Pool of Social Reproduction Wealth

Renters are a pool of social reproduction wealth.

[May 2021:  During COVID-19 restrictions, patrons at the Kitsilano, Vancouver outdoor pool practise social distancing with the help of lines painted on the deck.]

Take a look at the pool of wealth in this capacity-building of citizen renter GeoLive crowdsourced mapping.

It has been suggested that, as in the News Poverty crowdsourced map by professors Jon Corbett and April Lindgren (2017), data collection is reliable when citizen renters map out eviction data based on income. Definitely, as cited by Corbett and Lindgren, when mapping out news poverty, citizens can draw upon the expertise and knowledge of the local renters and other people who live in communities. Moreover, they will be able to contribute those pieces of information to the map to make it more comprehensive, while statisticians and cartographers ensure that the data is robust.

Desjardins and Freestone (2021) explain why women faced the most drastic job losses. They were highly visible, working in low-paying service-driven industries, in food courts, salons, pubs, and elsewhere, places that didn’t allow for safe physical distancing when the pandemic hit. Women represented the majority in industries most affected by virus-containment measures. They bore the brunt of the job losses.

Recovering from job loss by gaining secure and meaningful employment is only one aspect of community rebuilding, because housing strategies now eliminate socially responsible prerogatives in a commodity-driven market, as Desjardins and Freestone (2021) argue. 

The pandemic accelerated structural economic changes that were in motion pre-COVID. Canadian women were already at higher risk of disruption because they held more than half of the 35 percent of Canadian jobs susceptible to automation. The COVID crisis made [women] even more vulnerable by forcing many firms to adopt contactless and other digital technologies far sooner than they might have otherwise (p.1).

In relation to the polarity of Vancouver’s housing market, an examination of the Vancouver security guard industry (Bennett, 2008) posits that neoliberal economic governance has created the conditions for exploitation flourishing by keeping low-wage, low-level-educated security guards in need of precarious security jobs as employment. As a result of this dynamic, Bennett argues that the socially polarized uneven spatial relations between corporate-level control over working-class security guards ensures that these guards will maintain a development trajectory that makes it impossible for them to live in the city where they work.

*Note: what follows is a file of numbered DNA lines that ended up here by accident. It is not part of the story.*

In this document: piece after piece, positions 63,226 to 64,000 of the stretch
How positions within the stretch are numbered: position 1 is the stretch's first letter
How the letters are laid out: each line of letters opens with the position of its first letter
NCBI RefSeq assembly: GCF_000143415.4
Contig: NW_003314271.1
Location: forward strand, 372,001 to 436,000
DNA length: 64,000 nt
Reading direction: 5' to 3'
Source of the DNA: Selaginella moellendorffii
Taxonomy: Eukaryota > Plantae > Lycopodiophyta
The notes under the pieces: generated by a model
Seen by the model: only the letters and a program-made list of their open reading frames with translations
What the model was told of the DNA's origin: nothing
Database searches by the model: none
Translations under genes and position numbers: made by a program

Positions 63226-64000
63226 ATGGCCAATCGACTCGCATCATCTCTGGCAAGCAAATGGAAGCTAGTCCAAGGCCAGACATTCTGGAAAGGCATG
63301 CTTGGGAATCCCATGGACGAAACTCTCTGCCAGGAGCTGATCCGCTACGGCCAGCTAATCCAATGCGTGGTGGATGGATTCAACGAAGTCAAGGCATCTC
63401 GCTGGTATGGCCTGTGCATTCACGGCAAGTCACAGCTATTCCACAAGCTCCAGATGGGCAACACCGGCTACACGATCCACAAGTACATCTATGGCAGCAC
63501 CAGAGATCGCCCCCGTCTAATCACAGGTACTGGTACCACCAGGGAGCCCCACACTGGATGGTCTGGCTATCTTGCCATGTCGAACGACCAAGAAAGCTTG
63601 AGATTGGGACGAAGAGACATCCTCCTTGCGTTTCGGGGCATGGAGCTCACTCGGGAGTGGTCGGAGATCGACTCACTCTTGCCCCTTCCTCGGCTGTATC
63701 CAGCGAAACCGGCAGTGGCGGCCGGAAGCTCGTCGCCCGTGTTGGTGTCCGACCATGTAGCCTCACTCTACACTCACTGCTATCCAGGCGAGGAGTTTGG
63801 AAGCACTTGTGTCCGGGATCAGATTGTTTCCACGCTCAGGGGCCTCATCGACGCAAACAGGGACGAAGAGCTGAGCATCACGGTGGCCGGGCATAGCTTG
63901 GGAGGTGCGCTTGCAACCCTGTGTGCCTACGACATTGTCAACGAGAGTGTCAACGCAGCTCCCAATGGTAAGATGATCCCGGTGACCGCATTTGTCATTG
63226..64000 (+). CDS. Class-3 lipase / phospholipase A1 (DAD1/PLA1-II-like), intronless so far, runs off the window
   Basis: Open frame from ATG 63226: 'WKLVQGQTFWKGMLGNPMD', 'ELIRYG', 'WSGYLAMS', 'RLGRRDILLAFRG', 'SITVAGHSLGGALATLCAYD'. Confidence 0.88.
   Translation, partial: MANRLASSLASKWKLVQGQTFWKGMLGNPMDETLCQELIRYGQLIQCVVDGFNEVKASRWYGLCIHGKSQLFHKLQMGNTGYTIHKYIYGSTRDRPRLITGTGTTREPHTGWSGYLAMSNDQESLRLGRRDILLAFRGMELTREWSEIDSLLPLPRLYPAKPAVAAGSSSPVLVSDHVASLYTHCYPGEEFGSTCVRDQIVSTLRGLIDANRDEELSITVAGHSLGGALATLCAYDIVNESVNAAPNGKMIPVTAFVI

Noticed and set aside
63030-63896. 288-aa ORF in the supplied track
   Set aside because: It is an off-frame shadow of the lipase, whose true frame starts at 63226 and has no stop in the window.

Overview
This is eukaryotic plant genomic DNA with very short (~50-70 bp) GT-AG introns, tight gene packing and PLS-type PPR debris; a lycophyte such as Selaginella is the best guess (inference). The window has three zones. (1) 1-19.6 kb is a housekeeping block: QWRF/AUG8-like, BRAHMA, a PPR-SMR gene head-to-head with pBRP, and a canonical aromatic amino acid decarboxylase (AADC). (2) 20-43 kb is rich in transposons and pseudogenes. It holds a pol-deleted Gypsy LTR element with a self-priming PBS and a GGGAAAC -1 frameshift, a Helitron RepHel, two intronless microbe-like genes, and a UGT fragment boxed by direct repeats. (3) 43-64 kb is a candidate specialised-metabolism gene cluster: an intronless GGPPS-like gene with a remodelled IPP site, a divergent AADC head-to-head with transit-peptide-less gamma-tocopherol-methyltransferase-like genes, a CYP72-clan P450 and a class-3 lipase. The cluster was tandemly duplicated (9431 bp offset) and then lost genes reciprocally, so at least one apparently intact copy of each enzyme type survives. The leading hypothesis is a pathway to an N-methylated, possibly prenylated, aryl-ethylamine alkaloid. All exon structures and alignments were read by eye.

Bennett (2008) further illustrates this paradox. Security guards cannot afford to move into gentrifying neighbourhoods, even as renters. They do not have the disposable income that would allow them to participate in the lifestyle that Vancouver city-builders are working to cultivate. Often, guards find themselves working two or more jobs just to afford housing and transportation (p. 158).

The trap then becomes a privatized urban policy relying on a pool of low-wage vulnerable workers for the success of the company or corporation. Those social vulnerabilities were intensified and exposed during the pandemic. 


Bennett, D. (2008). Securing the neo-liberal city: risk markets, gentrification and low-wage work in Vancouver. (Doctoral dissertation, University of British Columbia, 2008). doi: https://dx.doi.org/10.14288/1.0066979 

Corbett, J., & Lindgren, A. (2016, June 22). The Local News Map [Video]. YouTube. https://youtu.be/Rfmq14swvME

Desjardins, D., & Freestone, C. (2021, March 21). COVID further clouded the outlook for Canadian women at risk of disruption. RBC. https://thoughtleadership.rbc.com/covid-further-clouded-the-outlook-for-canadian-women-at-risk-of-disruption/

Morris J. Wosk Centre for Dialogue. (2020). Beyond inclusion: Equity in public engagement. Simon Fraser University. https://www.sfu.ca/dialogue/resources/public-participation-and-government-decision-making/beyond-inclusion.html


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